The claim was brought by New York Attorney General Letitia James in New York State Supreme Court in Manhattan. Attorney General James argues Sotheby’s helped a client avoid millions of dollars of sales tax on more than US$27 million (£21 million) worth of art purchased between 2010 and 2015.
Sotheby’s is accused of defrauding New York State by allowing the client to pose as an art dealer who intended to resell the art rather than as an art collector. This enabled him to illegally obtain false tax exemption certificates called resale certificates via a British Virgin Islands entity called Porsal Equities.
The identity of the client remains unconfirmed but he is believed to be Isaac Sultan, president of Atlantic Feeder Services USA LLC in Miami and a collector of Latin American and contemporary art.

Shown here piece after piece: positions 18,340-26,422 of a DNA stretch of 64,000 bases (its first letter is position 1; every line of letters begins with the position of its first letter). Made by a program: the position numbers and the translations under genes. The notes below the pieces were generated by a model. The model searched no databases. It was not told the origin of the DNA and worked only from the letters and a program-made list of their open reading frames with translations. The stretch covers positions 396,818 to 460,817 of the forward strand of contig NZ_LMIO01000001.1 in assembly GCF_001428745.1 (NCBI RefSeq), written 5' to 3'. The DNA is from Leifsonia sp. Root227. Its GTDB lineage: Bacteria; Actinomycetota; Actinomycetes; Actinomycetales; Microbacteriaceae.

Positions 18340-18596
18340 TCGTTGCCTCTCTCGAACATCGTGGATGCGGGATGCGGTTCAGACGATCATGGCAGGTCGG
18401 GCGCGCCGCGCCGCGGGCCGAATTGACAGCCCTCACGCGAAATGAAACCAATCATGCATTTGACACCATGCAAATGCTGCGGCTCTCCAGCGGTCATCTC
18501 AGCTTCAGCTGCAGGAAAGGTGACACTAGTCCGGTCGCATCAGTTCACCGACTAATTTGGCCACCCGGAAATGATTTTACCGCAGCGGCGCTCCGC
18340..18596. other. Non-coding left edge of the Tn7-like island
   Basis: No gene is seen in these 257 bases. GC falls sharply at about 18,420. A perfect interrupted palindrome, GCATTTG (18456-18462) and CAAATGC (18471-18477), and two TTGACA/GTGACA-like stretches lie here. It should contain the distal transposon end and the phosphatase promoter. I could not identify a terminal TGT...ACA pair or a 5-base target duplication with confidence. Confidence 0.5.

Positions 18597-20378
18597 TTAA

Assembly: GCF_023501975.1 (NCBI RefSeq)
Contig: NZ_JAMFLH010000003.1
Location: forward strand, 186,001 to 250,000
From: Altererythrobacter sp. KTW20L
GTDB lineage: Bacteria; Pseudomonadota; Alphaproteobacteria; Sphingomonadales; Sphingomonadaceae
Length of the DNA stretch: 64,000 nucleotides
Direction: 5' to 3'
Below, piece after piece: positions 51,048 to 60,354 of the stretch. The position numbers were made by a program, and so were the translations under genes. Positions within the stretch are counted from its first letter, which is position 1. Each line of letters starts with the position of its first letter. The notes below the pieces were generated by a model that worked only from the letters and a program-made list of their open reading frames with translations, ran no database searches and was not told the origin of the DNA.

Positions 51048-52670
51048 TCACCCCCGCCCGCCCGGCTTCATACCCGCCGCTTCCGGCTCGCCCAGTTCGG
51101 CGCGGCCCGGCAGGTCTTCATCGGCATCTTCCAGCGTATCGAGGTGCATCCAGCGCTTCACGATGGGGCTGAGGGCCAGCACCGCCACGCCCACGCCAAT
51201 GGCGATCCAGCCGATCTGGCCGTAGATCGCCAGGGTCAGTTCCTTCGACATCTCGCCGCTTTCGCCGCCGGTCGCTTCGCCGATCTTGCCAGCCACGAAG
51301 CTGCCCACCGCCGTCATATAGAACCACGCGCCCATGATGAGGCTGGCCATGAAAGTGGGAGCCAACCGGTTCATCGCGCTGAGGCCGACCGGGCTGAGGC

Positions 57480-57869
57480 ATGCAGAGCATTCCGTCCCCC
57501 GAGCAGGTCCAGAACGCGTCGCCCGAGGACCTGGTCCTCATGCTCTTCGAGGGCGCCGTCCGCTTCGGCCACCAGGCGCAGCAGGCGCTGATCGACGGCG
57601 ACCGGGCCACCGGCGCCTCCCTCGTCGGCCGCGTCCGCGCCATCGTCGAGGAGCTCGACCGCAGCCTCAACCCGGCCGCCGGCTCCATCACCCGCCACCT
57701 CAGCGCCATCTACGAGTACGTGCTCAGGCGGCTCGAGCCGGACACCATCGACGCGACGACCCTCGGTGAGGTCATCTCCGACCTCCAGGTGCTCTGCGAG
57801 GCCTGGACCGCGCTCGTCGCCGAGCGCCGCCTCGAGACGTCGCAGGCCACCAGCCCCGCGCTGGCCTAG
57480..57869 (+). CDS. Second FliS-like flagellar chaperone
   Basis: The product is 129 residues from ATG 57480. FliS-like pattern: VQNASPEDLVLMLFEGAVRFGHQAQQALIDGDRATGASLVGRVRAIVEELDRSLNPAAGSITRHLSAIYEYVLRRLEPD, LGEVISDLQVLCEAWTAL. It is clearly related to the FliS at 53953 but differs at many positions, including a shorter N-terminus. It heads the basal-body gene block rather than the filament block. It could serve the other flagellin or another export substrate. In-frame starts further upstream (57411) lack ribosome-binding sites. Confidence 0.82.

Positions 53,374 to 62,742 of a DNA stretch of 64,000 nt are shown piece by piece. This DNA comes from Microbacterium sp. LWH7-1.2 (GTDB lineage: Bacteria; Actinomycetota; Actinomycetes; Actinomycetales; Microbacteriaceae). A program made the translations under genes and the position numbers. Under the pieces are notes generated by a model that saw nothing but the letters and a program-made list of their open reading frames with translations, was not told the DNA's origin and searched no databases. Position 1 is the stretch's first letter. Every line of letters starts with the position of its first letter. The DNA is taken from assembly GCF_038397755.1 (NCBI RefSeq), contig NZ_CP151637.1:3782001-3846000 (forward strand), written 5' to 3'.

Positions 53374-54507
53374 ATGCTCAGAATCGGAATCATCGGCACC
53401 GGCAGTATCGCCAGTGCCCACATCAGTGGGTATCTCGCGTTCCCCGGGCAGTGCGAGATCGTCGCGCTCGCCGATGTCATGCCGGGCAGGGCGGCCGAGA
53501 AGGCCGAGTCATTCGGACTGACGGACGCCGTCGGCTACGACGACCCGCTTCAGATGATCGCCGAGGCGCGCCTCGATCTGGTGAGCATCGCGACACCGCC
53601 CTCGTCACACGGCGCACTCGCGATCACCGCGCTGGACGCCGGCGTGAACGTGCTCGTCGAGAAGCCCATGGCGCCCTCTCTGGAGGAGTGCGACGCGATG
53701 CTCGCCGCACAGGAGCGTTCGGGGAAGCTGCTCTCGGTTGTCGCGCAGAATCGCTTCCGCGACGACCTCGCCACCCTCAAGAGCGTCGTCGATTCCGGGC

According to the complaint, Sotheby’s knowingly aided the creation and use of four false resale certificates. The auction house is alleged to have accepted these from the client despite ‘overwhelming evidence’ that he purchased the artworks for personal use. A senior member of Sotheby’s staff is even said to have visited the client’s Manhattan apartment to ‘admire his artwork on the walls’.
Attorney General James is seeking civil penalties for violations of the New York False Claims Act. In a statement, she said ‘Sotheby’s violated the law and fleeced New York taxpayers out of millions just to boost its own sales’.
‘Millionaires and billionaires cannot be allowed to evade taxes while every day Americans pay their fair share’, Attorney General James added, ‘This lawsuit should send a clear message that no matter how well-connected or wealthy you are, no one is above the law’.
In response, a Sotheby’s representative asserted that the auction house ‘vigorously refutes the unfounded allegations made by the Attorney General, which are unsupported by both fact and law’.